Guillain Barre Syndrome
Problems may happen over hours, days, or weeks. They get worse over time. Problems may be:
- Weakness and tingling in the legs, arms, and face
- Pain in the legs or back
- Problems walking or climbing stairs
- Problems breathing
- Eyesight problems
- Problems swallowing, speaking, or chewing
- Problems passing urine (peeing)
The doctor will ask about symptoms and past health. A physical exam will be done. This is often enough to diagnose Guillain-Barre syndrome. These tests may be done to support it:
- Lumbar puncture—to test the fluid that protects the brain and spinal cord
- Nerve conduction and electromyography studies
- Lung function tests
The goal is to manage symptoms and help speed healing. Hospital care will be needed to watch for things like breathing and heart problems. Most people get better, but others may have lasting problems.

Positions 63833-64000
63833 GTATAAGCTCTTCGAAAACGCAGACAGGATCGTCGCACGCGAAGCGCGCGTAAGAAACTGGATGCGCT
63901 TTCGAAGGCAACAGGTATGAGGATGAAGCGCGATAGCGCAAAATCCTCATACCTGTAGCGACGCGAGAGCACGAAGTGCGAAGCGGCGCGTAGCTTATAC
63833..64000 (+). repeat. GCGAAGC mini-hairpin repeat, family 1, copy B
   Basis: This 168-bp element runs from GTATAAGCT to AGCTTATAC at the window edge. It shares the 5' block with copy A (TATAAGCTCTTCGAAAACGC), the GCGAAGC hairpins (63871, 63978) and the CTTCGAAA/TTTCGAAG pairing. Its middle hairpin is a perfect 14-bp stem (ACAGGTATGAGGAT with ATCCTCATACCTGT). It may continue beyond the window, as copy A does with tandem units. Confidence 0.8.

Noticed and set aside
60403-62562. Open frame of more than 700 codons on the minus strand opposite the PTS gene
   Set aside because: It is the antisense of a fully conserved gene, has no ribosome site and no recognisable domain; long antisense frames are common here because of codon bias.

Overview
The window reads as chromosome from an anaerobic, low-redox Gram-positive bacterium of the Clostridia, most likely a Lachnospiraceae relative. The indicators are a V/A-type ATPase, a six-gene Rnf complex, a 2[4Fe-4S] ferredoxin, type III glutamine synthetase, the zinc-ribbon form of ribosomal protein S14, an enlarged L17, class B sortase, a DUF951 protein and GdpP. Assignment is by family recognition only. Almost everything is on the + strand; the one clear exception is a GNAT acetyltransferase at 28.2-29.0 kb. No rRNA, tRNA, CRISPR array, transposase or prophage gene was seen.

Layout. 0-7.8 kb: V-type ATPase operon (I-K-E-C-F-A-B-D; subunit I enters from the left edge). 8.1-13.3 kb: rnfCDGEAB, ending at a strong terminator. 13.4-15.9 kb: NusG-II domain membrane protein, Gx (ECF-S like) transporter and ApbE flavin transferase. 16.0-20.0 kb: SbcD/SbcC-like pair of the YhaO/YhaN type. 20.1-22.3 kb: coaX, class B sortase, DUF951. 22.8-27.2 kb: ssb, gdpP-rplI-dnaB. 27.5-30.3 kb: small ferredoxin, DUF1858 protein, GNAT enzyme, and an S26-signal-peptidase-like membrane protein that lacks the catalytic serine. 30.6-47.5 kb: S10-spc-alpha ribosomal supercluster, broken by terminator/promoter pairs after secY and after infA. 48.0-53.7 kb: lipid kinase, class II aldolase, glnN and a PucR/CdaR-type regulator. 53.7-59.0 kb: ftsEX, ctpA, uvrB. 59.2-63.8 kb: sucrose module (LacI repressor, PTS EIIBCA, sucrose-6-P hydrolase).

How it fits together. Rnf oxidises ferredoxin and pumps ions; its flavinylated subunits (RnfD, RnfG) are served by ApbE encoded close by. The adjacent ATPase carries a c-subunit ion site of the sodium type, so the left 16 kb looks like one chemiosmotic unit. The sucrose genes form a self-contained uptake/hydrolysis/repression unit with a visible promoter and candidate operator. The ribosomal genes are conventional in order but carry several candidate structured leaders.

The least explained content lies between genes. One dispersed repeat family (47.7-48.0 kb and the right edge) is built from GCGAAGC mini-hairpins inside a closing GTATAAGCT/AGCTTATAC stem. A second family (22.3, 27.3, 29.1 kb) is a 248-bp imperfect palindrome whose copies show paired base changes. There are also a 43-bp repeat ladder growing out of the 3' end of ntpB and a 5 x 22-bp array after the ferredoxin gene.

Treatment options are:
IV Immunoglobulin Therapy (IVIG)
Immunoglobulins are proteins in the blood that fight infections. IVIG uses an IV to give a person proteins donated from a healthy person.
Plasmapheresis removes blood from the body and passes it through a machine that separates blood cells. The cells are then returned to the body with new plasma. This may help a person get better faster.
Physical and occupational therapy may be needed. It can help a person with strength and motion. It can also help a person learn how to do daily tasks again.
This content is reviewed regularly and is updated when new and relevant evidence is made available. This information is neither intended nor implied to be a substitute for professional medical advice. Always seek the advice of your physician or other qualified health provider prior to starting any new treatment or with questions regarding a medical condition.
Edits to original content made by Denver Health.
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